Is it any wonder this is the last time the book of Luke portrays Jesus at a banquet hosted by one of the religious authorities? From here on out, he’s only to be found in the company of the outcasts. I think we can conclude that his words at today’s banquet fell on deaf ears.

Yet if the church is to have any transforming power in the world, we cannot let our own ears remain deaf. We must recognize that what Jesus calls us to is nothing less than letting our faces reflect the face of God in the world. The same God who ordained that the last would be first in the kingdom also tells us now to do our own work in ushering in the kingdom: to invite, not those who will give us power, stature, and influence, but those who have nothing to give according to the social economy of the world. The gift of the outcast’s presence is God’s presence.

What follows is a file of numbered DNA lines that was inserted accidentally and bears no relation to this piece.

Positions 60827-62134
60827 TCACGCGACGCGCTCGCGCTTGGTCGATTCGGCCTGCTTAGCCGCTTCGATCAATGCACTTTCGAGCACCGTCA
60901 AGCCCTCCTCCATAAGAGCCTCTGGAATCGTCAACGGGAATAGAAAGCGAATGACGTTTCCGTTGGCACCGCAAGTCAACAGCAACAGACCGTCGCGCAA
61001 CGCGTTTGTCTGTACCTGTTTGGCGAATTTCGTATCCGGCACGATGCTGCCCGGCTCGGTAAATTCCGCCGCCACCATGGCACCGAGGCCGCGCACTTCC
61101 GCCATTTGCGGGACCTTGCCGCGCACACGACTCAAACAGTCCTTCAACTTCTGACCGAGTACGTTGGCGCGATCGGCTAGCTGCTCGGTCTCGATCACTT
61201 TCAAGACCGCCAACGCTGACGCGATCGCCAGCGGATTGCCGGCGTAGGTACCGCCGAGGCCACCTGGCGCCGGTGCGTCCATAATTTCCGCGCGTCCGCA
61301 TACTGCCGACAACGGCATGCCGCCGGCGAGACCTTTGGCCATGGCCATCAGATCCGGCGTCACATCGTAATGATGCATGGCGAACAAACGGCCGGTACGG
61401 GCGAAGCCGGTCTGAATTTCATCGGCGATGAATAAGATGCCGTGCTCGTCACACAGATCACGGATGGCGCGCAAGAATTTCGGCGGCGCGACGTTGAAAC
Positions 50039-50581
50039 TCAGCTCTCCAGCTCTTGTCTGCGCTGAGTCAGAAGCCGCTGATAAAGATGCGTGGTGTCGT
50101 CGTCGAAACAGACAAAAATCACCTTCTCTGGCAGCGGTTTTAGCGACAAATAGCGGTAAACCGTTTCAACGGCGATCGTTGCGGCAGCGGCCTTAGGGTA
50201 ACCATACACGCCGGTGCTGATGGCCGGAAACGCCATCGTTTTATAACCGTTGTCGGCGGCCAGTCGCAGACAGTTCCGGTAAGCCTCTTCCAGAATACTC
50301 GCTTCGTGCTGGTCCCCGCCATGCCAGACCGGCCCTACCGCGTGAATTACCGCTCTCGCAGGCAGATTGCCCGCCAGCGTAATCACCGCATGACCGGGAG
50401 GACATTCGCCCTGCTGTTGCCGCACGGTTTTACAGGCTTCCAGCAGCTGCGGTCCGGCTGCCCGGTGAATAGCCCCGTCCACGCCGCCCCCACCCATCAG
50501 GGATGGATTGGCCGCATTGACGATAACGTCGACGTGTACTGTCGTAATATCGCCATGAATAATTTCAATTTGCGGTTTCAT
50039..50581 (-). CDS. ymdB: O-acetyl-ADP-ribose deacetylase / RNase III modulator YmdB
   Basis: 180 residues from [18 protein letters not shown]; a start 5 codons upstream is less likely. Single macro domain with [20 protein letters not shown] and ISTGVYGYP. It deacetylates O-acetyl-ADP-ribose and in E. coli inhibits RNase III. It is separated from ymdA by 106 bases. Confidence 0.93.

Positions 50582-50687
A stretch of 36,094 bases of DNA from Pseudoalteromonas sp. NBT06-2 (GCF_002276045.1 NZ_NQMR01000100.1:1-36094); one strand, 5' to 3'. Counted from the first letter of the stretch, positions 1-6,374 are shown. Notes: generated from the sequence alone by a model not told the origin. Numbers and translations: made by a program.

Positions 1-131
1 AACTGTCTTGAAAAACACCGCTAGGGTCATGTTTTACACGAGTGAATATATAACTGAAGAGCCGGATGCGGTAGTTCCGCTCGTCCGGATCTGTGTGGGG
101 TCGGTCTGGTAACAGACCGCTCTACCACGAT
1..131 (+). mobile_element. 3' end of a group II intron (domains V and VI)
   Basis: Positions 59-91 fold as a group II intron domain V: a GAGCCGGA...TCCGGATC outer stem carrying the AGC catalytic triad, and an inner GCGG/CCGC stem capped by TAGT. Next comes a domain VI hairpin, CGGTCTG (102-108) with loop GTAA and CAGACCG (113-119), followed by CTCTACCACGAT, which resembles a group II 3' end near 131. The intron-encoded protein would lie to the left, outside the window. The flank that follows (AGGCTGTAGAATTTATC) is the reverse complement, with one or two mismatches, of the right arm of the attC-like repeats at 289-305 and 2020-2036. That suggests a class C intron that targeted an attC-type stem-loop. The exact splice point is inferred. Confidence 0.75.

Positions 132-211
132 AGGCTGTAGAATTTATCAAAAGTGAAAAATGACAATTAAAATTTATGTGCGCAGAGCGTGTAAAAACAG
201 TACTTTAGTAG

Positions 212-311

The Reverend Doctor Martin Luther King spoke often about the beloved community, a society we can create in this world, if we have a critical number of people working towards it. In the beloved community, violence would never be used to solve conflict. In the beloved community, there would be no discrimination of any kind, not between races or religions, not between social classes, not between us and those we now consider our enemies. In the beloved community, there would be no hate. For King, the beloved community would be characterized by Agape love, “the love of God operating in the human heart.” He wrote that “Agape does not begin by discriminating between worthy and unworthy people . . . It begins by loving others for their sakes.” Agape love “makes no distinction between a friend and enemy; it is directed toward both . . . Agape is love seeking to preserve and create community.”